That last sentence contains three (3) popular misconceptions.
1. That it is easy!
2. You merely hand over the money.
3. The government will use the money to create jobs.
I suppose that some poor souls out there truly believe all three of those myths. Well, I don’t just “suppose”; I know it for a fact as surely as I know that water is wet in its liquid form. Did you notice how I qualified what I was willing to say exactly and precisely what I knew for a fact? If I had merely said “water is wet” then I would be open to challenges from folks who want to argue about such nuisance notions as; ice and steam are “not wet” but they are merely water in another form; ice as the solid and steam as the gaseous, forms of water.
Once “debunking” the error of the obviously flawed moron (me) who declared that it is a fact that “water is always wet”; the great new leader is followed by his or her flock of sheep (or bunch of EB5 Lemmings) into the abyss, for a hefty finder’s fee of perhaps 50K per sucker.
Notice that I added the word “always”. It happens that it was the key element needed by the great new leader (foreign “agent”) to debunk the person urging caution. Not all foreign EB5 agents are unscrupulous. Some are and some are just as confused as MOST people are about EB5. Lastly, some of the foreign EB5 agents truly believe that they understand EB5 and that the misconception de jure, is actually true. There are too many “dead lemmings” in EB5!
EB5 Stakeholders’ vs. USCIS’ “Misconceptions”
EB5 stakeholders may be the intending immigrant investor Petitioners, EB5 “agents”, EB5 practitioners of all sorts, EB5 detractors, Regional Center Applicants, as well as Designated Regional Centers. USCIS is represented by its EB5 economists and business analysts (if any), adjudicators, OCC, management, and of course AAO. The cast of characters is quite large, dauntingly so! I believe it is the sheer magnitude of opinions that is at the heart of the problems in EB5. The adage “too many cooks spoil the broth” has no better real life example than the EB5 Immigrant Investor and Regional Center Program.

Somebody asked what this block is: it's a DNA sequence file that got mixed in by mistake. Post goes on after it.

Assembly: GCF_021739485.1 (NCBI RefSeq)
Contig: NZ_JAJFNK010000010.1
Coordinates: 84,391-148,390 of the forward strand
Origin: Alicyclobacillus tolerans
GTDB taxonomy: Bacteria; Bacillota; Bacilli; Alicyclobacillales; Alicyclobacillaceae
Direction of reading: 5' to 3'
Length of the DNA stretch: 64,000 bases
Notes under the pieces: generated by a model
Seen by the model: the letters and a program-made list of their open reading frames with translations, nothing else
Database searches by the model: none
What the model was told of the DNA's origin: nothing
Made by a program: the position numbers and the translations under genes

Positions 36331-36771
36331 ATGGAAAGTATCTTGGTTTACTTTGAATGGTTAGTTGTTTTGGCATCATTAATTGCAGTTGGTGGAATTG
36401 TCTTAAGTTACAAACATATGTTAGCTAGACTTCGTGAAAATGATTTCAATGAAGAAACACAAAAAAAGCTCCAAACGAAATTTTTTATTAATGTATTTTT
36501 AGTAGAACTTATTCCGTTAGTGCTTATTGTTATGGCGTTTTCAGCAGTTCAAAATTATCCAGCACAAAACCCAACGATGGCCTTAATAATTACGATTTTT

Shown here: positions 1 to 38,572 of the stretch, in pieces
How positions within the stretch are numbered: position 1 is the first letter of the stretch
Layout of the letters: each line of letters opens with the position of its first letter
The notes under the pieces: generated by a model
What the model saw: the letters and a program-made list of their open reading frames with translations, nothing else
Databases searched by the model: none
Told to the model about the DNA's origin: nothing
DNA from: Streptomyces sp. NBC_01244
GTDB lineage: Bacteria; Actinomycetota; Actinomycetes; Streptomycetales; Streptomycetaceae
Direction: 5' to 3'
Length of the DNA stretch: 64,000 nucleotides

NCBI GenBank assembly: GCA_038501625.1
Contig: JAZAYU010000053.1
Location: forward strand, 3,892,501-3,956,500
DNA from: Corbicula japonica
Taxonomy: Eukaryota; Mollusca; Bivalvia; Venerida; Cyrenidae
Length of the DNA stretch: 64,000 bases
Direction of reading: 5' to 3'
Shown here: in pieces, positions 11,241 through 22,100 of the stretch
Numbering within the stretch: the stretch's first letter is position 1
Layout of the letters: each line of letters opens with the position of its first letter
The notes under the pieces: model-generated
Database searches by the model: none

I will list and link some examples of situations, cases, notions, and questionable decision-making and leadership; that pushed, pulled, kicked, dragged, or blindly lead some EB5 Lemmings over the cliff:
· In the Carlsson case, the actual on the ground specific project that was happening was insufficient and unsuitable for an EB5 investment of that magnitude. Re-read the case. EB5 Lemmings!
· As the Chicago Convention Center case still crawls to the bitter end, we see that perhaps some “EB5 agents”, hmm, what’s the best way to put it? Oh yes! They LIED through their teeth as they smiled all the way to the bank. But this case also tells us that probably 290 investors did absolutely ZERO Due Diligence—EB5 Lemmings!
· The Chung case, involving the Winters Dairy Farm, had EB5 Lemmings on both sides of the equation. This is best illustrated in the AAO Decision. In this one, CSC was somewhat of a lemming in trying to revisit things inappropriately (they attempted to deny on the issue of multipliers it had previously OK’d). They didn’t have to and should not have gone there. The I-829 could not be approved based on an illegal alien workforce and fraudulent documents submitted. Also, the investment failed when the farm went under! EB5 Lemmings!